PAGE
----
spray painted doormat

Rustoleum-Night-Tide-Spray-Painted-Herringbone-Chevron-Doormat-Closeup

The weather was absolutely beautiful this weekend, and I took advantage of it by spending some time outside spray painting a new doormat for our front door.  Our old one was falling apart, and I haven’t been able to find any doormats in stores that I like so I figured I’d just make one myself.

This project was quick and easy, and I couldn’t be happier with the results.  I’ll never buy a ready made doormat again!

Materials

  • Plain doormat (I got mine from Ikea for $10.  Can’t beat that!)
  • One can of spray paint
  • Painter’s/masking tape (I recommend using the light green Scotch masking tape for hard to stick surfaces)
  • Pencil and ruler (depending on your desired design)

I was inspired by this rug that I saw from Serena & Lily.  The pattern is a combination of herringbone and chevron.  The best of both worlds…how can you go wrong with that?

I started by taping the horizontal lines across the rug, making sure to press the tape in firmly.

Taped-off-doormat

The rug was 35″ across so using a measuring tape, I penciled a mark every 5″ on all three pieces of tape.  Using the pencil marks as a guide to make sure everything was evenly spaced, I taped the diagonal sections off.

Taped-off-doormat-pre-spray-paint

Again I made sure to press firmly on the tape to minimize the chances of any spray paint bleeding under.  Crisp lines are key!

Taped-off-herringbone-chevron-pattern-doormat

For the spray paint, I decided to go with Rustoleum’s Night Tide.  This is the same color I used for the base of my fabric covered lampshade.  It’s a perfect peacock blue.

After shaking the can well, I stood over the doormat and sprayed down straight onto it (to minimize bleeding under the tape) in long even strokes.

spray-painted-doormat-halfway-done-first-coat

About halfway through, I realized I’d need to do a second coat since the fibers were absorbing the paint pretty well.  I didn’t think it was necessary to let it dry between coats so I went ahead and finished the entire doormat.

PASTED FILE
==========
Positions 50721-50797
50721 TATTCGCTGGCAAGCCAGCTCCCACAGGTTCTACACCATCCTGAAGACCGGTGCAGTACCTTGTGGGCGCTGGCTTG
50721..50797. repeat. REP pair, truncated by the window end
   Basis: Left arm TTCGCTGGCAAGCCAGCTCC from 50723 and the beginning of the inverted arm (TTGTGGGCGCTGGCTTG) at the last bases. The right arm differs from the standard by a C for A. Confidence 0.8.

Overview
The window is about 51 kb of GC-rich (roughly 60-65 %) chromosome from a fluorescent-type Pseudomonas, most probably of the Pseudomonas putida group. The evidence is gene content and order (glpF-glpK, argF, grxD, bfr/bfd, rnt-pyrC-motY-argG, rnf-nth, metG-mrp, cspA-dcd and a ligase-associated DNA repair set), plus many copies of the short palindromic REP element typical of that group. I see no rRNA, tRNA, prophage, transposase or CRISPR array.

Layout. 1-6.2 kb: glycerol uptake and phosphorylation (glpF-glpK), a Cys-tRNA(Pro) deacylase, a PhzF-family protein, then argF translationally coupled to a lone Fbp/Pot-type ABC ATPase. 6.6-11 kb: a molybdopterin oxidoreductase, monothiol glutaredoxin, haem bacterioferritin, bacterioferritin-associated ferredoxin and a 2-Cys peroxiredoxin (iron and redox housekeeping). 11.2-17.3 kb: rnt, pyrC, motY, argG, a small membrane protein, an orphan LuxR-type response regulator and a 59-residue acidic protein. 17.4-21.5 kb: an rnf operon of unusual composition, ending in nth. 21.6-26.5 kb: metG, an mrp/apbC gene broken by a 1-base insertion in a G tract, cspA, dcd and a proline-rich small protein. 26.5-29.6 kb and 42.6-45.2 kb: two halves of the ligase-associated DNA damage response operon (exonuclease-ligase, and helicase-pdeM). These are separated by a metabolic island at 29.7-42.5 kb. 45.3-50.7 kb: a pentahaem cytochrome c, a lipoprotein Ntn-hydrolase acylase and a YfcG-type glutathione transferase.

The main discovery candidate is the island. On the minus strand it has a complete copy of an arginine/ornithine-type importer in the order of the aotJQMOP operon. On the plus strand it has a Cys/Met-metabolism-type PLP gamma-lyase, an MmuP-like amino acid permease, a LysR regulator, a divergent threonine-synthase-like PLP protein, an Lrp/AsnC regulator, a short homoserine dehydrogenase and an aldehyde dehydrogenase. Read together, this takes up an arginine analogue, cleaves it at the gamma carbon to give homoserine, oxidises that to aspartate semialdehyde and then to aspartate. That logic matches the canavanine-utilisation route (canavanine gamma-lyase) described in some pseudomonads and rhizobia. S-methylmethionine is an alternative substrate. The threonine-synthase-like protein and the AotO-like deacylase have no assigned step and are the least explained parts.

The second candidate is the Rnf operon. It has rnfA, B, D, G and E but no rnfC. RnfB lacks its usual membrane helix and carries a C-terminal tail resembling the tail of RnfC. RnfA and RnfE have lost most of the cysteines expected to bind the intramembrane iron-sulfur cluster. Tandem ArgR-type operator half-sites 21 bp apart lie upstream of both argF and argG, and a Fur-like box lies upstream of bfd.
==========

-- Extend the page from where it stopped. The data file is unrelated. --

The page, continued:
Spray-painted-doormat-post-spray-paint

After letting it sit for a few hours in the sun to dry thoroughly, I peeled back the tape and was happy to see that the lines were nice and crisp.

Closeup-Herringbone-Chevron-Spray-Painted-Doormat-2

The pattern turned out just as I hoped it would.

Rustoleum-Night-Tide-Spray-Painted-Herringbone-Chevron-Doormat

It adds such a nice pop of color to the front porch, and it makes me just as happy to see it on my way out the door…

Rustoleum-Night-Tide-Spray-Painted-Herringbone-Chevron-Doormat-Inside-View

…as it does coming in.

Rustoleum-Night-Tide-Spray-Painted-Herringbone-Chevron-Doormat-Door

Strider agrees.

strider-on-spray-painted-doormat

By the way, for anyone wondering I’ve walked on it and wiped my shoes on it several times already and there hasn’t been any paint coming off onto the soles of my shoes at all.

I’ll definitely be spray painting another rug for the back patio door at some point in the future.  At less than $15 for a custom doormat, how could I not?

Rustoleum-Night-Tide-Spray-Painted-Herringbone-Chevron-Doormat-Closeup

 

 

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22 thoughts on “spray painted doormat

  1. Hi sweetie, it’s me Laura M I can’t belive I found you on this web suite I love it and I love seeing your beautiful pictures of your wedding you made a beautiful bride and Davine (spelling) looks so handsome. Keep the great ideals coming there are so amazing!

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  3. I just found this post and have everything to make this cute rug but I can’t find the Scotch tape anywhere! Can you tell me where to find it?

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  5. Hi Christine!

    Question: 1. What kind of paint did you use, and 2. Does the paint run at all when the mat gets wet in the rain? Or is your porch covered? I want to try this but I have an exposed patio where it would and I’m worried that if I were to try it, the paint might run if it gets wet?? Not sure.

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reading all of your comments makes me happy. thanks so much for taking the time to post your feedback!

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